Perhaps I'm not measuring this correctly but I'm not seeing the dramatic problems that were predicted.

Thursday, May 02, 2024

Constructive feedback on my naive end fed half wave from Richard, VK3TXD

After posting the last story on my very simple end fed half wave antenna I received some suggestions for improvement from Richard, VK3TXD. In the past he has sent me some antennas and match boxes he has constructed. He was concerned that if he left this as a comment I might take it as heavy criticism, but no, I am very grateful for his suggestions.

Richard writes:

Some suggestions for you. In no particular order. Some terse notes. Do feel free to query, happy to discuss.

1. Check toroids before use. The Jaycar ones often have a sharp lip. Sand it off with emery type paper. Sharp lips are the enemy of enamel wire.

2. The cap. You mentioned HV. My experience with the altronics ones was poor. They were super lossy. I strongly suggest Silver mica. 500V is good for 100W and more. No need for higher.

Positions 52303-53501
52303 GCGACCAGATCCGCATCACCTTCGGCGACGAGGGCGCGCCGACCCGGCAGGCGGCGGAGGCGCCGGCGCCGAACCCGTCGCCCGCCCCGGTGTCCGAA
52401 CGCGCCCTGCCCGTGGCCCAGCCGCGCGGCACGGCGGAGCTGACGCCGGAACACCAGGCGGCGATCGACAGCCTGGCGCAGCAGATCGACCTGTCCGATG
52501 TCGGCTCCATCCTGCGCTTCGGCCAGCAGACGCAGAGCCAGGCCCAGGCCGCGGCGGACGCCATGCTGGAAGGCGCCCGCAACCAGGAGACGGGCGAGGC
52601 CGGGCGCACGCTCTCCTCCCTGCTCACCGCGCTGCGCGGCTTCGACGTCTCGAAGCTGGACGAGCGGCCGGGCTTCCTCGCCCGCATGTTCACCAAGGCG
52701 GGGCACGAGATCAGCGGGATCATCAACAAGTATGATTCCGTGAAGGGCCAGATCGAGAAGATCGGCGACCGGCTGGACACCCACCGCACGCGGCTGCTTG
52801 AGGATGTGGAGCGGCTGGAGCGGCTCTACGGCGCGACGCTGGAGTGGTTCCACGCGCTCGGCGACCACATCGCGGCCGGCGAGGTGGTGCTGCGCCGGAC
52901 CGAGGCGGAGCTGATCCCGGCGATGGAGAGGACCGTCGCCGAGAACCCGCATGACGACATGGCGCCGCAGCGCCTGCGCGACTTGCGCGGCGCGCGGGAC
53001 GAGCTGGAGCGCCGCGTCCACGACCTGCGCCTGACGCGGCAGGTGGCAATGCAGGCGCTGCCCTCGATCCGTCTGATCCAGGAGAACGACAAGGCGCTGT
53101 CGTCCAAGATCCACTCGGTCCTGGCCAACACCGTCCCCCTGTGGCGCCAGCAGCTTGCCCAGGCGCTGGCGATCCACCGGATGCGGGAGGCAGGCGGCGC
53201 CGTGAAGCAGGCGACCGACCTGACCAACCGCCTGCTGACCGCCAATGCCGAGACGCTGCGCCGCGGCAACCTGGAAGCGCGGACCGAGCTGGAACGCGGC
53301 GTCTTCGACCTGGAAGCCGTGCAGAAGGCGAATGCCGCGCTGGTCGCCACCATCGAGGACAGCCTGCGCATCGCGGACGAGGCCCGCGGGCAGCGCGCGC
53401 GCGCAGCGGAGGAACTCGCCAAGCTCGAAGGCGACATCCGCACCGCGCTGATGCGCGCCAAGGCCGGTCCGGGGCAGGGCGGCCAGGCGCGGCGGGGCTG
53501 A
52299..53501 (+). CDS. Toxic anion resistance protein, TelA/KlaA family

VNA measurement will show the difference easily.

    You used 150pf. That looks a little high.

3. I used 0.8mm diam enamel wire for 100W. I use 0.63 wire for 50W. Not sure what you used. Using 1mm or more is pointless. [I used 0.63mm]

4. The LO1238 is quite good. If anyone criticises you and says you should use a Fairrite core or similar, ask if they've done measurements. I have. The differences are within margins too close to error. Some people say you should use #52 or other material.  Same come back.

5. Spread out winding increases loss. It makes flux linkage between turns more difficult. Close wind. Shorter magnetic paths are better in all regards.

6. 2 turn primary tapping is not good. For 160m, 80m, 40m, the efficiency will be really poor. On 10m it starts to come good. Use a 3 turn primary. <<-- please test with VNA, the difference is quite surprising.